All the while politics hit hockey hard. Coaches said they would bench players who wanted to kneel in solidarity with NFL quarterback Colin Kaepernick. Racial justice and inclusion seemed antithetical to men's hockey.
I tried to break up with the Habs several times, but then they went on a run to the Stanley Cup final in 2021. My heart tightened with sadness and anger as the NHL I love practically ignored the death of George Floyd, and then moved forward awkwardly and inconsistently in the wake of other stories of violence against Blacks. Would Black and Brown players ever be respected and cared for?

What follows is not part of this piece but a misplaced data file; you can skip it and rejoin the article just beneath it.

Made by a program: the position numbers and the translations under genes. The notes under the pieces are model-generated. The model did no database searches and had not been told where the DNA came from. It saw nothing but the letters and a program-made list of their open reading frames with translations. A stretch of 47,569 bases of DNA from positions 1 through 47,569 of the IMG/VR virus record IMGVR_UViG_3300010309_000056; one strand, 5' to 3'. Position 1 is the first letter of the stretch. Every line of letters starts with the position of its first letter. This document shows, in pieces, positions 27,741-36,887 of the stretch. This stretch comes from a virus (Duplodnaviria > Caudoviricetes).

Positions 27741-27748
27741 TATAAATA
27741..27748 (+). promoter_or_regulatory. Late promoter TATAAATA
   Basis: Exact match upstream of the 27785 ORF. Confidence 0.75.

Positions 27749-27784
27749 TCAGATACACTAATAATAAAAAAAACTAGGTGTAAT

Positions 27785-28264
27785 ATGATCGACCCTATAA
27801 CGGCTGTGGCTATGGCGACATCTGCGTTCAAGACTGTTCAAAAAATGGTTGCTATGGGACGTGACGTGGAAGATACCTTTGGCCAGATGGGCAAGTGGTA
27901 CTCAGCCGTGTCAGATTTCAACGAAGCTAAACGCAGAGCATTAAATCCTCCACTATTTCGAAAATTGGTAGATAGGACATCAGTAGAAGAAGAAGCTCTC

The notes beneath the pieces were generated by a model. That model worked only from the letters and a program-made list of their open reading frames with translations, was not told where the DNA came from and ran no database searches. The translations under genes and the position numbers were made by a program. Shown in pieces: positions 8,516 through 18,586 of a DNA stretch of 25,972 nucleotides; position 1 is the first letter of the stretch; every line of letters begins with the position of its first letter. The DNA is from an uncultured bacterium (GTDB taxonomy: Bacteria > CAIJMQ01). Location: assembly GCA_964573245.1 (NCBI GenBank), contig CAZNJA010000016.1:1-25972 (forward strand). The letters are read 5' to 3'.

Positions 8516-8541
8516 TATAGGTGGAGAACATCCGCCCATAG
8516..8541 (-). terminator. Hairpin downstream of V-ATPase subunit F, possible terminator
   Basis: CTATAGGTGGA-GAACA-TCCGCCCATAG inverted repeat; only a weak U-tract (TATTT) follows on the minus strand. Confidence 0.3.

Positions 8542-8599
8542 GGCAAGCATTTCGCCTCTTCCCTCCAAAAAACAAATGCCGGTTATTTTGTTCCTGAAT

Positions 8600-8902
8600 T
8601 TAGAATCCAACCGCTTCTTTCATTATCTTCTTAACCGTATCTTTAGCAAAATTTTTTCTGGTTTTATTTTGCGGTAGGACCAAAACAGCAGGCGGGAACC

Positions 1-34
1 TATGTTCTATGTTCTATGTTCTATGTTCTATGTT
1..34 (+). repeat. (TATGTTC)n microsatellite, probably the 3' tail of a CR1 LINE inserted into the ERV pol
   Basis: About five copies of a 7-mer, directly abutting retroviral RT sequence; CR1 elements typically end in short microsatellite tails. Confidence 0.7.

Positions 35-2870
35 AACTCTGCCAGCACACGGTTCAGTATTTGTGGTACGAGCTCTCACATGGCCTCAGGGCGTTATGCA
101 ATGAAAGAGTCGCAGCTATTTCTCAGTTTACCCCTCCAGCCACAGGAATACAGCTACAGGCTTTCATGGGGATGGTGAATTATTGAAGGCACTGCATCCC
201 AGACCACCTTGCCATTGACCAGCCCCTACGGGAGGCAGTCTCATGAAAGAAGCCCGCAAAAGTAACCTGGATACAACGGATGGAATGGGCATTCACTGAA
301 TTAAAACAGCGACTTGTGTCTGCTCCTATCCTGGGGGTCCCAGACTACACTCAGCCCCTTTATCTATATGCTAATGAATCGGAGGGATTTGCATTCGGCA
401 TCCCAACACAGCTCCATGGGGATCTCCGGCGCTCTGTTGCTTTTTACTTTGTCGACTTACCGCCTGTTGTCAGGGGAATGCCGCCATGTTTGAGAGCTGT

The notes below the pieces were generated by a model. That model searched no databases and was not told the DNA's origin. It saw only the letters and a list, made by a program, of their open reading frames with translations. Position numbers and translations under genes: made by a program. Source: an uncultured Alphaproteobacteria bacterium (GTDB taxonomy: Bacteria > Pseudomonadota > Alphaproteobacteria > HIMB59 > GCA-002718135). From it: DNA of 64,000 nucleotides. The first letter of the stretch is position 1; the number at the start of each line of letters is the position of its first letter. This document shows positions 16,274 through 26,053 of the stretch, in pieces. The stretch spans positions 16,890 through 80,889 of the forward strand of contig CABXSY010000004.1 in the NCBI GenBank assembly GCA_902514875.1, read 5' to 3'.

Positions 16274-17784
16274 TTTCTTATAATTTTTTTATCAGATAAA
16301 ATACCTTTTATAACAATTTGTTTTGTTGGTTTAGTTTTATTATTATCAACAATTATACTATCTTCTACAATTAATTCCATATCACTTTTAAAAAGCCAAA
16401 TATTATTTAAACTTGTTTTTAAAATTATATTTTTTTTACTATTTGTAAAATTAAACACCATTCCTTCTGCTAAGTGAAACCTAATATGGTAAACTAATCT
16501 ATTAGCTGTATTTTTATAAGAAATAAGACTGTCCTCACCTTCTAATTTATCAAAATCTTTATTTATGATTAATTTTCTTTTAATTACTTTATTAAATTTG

Fast forward to this past weekend. My husband and I walked into the HHOF and I broke into a grin and made a beeline for the replica dressing room of the Canadiens. My husband patiently took dozens of photos of me.
As we entered the Great Hall, the same white faces on glass plaques beamed out at everyone. But unlike last time I was in it, the room was full of people wanting to make a change and they were of every hue imaginable. I was stunned and then elated to realize that in that space, I was not the only hijab-wearing woman, as I often am.
I noted all the people who were there not only to keep doing the work in their own sectors and spaces but who support each other — as a community does. It's no surprise it is racialized folks and their strong allies doing this work. But a place to share, to study, to do the research and to offer perspective from those who have often been sidelined is incredible.